Sometimes we make things more complicated than they need to be. We create roadblocks for ourselves, without even realizing that we are doing it. Parameters or arbitrary rules in order to do something “correctly” or “right”.
I’ve seen this in so many of my coaching clients around healthy eating. In their minds, they tell themselves that they have to buy a certain kitchen appliance in order to eat healthier. Whether that be a new blender to make smoothies or a food processor to chop veggies. When in reality all you need is the right mindset around food. Choosing food in a more natural state rather than things wrapped in plastic and packaging and so far removed from the original. A baked potato vs a bag of baked potato chips, for example.
The same thing is true with a meditation practice. We don’t need to purchase a certain type of cushion to sit on or have a special alter in place. Of course, if you want to purchase those things for yourself as a gift that’s totally fine! But don’t, under any circumstances, think that you HAVE to have those things in order to have a meditation practice. All you have to do is be intentional with the time.
Meditation is simply sitting (or standing or walking). But right now let’s talk about seated meditation. You’ll want to be able to sit in a way that is comfortable for your body and does not cause pain. For some that is sitting cross-legged on a pillow or cushion for others it’s sitting in a chair. The posture is where our attention should be directed towards, you want to make sure that you can sit with your spine long to bring in the most oxygen into your body. When we are slumped forward or sitting with a rounded back relaxing into a sofa, we aren’t physically able to bring as much air into our lungs as we would if we were sitting straight with good posture.
The place in which you decide to sit doesn’t have magical power, it doesn’t make meditation easier and it will not get you to a place of nirvana in your mind any faster. We give physical items power, in our own mind, to believe that they have some sort of healing capability. If we were to dive a bit deeper into the “why” of this habit, I would guess that it’s a way to distract ourselves from starting something new like a meditation practice or it creates an obstacle or reasoning in your mind of why you can’t do your meditation practice because you don’t have the special seat/crystal/alter, etc. with you.
This is a photo of where I practice my daily meditation. It’s a chair in the corner of my kitchen that faces the sliding glass door leading out into my backyard. I like the symbolism of opening my eyes from meditation and seeing nature. As you can imagine since this chair is in a communal place in the house it is not only used by me for meditation purposes only, I live with a wife and two teenagers and they sometimes sit in this chair at various times in the day or evening. My point is that you don’t need to have something solely for the use of meditation practice. Again, if you want something that is only used for your meditation practice that is fine. Personally, I prefer to live a minimalist lifestyle. Almost everything in my house needs to have more than one use or be used and enjoyed by more than one person. But the beautiful thing about meditation practice is that it can truly be done anywhere. In your kitchen, on the side of a cliff, in the driver seat of your car after you’ve parked. It is a practice that is available to you at any time. The hard part is actually setting aside the time to do it.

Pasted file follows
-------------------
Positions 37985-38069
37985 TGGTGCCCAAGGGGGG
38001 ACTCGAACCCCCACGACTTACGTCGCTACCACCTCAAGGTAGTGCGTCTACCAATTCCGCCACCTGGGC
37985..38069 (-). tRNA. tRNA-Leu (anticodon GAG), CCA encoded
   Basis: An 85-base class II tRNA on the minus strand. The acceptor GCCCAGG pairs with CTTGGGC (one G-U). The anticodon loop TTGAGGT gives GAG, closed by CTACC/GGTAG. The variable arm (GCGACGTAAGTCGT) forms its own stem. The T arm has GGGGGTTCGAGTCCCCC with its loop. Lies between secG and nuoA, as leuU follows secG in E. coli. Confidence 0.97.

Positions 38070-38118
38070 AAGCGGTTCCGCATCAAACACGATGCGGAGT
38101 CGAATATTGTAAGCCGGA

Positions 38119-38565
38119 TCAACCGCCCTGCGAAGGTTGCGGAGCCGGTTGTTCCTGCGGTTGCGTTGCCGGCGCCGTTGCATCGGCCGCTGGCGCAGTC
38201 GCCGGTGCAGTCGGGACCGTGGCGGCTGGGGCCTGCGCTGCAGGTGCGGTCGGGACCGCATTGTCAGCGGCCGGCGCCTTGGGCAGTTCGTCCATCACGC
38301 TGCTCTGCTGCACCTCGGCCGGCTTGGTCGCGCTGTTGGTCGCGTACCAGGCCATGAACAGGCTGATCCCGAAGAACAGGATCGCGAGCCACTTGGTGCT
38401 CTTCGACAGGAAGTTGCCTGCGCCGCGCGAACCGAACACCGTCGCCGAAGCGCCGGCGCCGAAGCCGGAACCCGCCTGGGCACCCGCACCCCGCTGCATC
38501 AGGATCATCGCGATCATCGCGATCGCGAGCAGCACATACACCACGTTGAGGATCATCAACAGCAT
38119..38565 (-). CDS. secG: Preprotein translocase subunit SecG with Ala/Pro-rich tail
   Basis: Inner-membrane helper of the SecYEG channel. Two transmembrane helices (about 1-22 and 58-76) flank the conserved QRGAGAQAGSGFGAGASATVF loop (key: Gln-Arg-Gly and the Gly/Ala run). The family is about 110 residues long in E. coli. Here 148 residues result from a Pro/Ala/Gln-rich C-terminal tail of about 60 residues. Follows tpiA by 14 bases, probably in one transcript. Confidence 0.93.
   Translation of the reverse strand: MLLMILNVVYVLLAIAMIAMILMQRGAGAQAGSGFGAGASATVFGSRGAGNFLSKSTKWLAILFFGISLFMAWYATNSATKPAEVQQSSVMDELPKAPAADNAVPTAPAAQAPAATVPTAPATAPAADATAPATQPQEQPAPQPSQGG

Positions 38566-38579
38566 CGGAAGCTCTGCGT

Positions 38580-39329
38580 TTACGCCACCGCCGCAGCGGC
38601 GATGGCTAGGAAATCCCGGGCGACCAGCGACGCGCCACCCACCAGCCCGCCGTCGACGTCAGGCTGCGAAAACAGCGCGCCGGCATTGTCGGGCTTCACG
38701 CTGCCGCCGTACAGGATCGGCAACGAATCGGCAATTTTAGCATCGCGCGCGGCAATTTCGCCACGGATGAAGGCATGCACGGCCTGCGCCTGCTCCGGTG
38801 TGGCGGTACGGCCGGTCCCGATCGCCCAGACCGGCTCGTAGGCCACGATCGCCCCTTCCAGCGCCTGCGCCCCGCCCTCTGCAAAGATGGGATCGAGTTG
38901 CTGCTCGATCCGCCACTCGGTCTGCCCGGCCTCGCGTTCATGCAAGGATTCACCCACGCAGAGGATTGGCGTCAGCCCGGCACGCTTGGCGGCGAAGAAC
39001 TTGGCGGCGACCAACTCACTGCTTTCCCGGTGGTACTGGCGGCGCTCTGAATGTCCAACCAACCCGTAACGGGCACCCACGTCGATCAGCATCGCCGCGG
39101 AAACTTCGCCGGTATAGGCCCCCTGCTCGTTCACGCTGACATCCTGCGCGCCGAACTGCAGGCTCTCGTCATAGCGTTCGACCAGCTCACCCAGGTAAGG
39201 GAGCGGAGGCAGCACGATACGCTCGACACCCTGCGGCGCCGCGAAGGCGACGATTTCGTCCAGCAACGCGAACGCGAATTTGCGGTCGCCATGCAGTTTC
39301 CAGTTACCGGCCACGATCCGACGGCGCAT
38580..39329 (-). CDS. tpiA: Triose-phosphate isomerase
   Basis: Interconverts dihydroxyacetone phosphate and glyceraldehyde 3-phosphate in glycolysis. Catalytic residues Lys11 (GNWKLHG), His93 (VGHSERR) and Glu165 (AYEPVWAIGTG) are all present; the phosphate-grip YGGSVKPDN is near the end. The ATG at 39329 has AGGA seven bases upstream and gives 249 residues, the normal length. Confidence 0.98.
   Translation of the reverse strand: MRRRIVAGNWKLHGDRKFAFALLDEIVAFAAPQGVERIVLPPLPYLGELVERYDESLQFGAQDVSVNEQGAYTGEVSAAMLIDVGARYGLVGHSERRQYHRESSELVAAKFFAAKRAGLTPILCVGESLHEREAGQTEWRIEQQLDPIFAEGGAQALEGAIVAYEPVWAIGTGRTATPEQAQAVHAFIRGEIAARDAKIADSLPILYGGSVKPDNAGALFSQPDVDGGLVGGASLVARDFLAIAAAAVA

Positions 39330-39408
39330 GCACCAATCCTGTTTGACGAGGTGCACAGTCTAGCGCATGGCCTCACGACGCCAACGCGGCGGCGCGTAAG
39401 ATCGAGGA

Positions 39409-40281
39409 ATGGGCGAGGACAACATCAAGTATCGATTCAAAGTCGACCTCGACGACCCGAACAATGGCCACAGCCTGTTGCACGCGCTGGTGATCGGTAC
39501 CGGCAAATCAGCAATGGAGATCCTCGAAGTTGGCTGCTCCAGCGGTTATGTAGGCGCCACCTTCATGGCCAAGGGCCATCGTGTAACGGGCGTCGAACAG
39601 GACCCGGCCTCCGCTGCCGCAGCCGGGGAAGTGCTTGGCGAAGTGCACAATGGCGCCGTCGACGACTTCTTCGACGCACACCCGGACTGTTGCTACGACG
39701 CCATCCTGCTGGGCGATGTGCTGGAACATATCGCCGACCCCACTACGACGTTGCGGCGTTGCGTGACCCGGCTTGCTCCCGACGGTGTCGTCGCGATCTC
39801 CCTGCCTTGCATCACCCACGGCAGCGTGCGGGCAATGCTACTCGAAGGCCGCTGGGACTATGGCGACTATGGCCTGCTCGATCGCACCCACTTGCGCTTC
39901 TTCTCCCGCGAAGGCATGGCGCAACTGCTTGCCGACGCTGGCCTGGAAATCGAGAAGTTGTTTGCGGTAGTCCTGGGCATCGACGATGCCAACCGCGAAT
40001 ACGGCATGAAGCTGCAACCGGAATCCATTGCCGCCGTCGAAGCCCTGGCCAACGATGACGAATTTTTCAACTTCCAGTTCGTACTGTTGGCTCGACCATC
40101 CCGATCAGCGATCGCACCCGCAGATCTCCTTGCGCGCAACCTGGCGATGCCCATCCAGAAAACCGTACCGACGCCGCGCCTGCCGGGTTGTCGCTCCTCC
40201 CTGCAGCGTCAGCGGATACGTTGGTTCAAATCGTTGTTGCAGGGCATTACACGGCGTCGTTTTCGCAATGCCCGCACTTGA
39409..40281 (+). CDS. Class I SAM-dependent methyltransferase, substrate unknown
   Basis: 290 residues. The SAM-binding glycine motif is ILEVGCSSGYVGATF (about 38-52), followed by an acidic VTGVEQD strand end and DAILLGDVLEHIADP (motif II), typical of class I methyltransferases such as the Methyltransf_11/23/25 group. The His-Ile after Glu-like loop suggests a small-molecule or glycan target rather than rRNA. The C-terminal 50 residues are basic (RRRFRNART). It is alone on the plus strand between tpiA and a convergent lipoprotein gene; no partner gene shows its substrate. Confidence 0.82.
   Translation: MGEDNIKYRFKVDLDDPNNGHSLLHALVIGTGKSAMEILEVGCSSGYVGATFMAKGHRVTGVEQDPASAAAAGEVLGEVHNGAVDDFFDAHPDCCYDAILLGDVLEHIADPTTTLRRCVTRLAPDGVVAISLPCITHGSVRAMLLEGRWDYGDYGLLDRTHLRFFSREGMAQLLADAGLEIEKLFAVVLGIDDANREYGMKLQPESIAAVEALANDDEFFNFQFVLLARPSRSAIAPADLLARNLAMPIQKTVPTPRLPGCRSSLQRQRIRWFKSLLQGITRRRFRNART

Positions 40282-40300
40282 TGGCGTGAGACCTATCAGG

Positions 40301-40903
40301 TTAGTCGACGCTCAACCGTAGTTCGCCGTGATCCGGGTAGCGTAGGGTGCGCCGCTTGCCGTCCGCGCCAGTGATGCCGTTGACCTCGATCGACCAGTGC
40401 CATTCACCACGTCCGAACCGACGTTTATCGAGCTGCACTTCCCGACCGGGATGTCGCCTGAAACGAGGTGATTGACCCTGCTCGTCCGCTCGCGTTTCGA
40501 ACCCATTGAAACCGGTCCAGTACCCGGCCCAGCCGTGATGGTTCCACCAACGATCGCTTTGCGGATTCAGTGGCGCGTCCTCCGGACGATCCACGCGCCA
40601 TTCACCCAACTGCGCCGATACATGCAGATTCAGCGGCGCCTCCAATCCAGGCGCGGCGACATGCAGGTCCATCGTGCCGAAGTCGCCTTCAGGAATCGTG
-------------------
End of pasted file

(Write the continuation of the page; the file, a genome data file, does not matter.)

Start small and sit in a chair, that you already own, for two minutes every day. Set a timer and just sit with your eyes closed. Every day for one week sit at the same time each day. Allow your inner self to reveal it’s self to you. Pay special attention to how you feel, what you may have noticed about yourself. Do you feel calmer later in the day? Are you less likely to lash out or be snippy with your spouse? Once that feels comfortable in your body, increase your seated meditation to five minutes every day for one week. Think of this as a process of getting to know yourself. Your mind will not magically be a blank slate every time you close your eyes to meditate. Some days it will feel hard. Some days the five minutes will feel like an eternity and some days it will breeze by so fast. Simply sit in the seat of observation within yourself and breathe. Let go of your goal-oriented mind, there is nothing to achieve here other than sitting with your eyes closed and breathing for five minutes.
I’d love to hear where you have chosen to meditate and how it’s going for you in the comments!
Gosh…I think this one hit home! Thank you for sharing and for always providing perspective. I’ve been meditating sitting on my yoga mat because I need to feel like my shared living space is just mine for that moment, and using my mat creates that for me (a momentary break from the chaos of living, working, and doing yoga in the same space). Per your advice (thank you), I am now sitting on my yoga mat with a yoga block and throw pillow under my bum to relieve some knee pain and help with posture. Now it’s possible to “just sit and breathe for 5 min”. Thank you again!
So glad this post spoke to you, Spike. Looking forward to hearing how your 5-minute sit continues to go for you.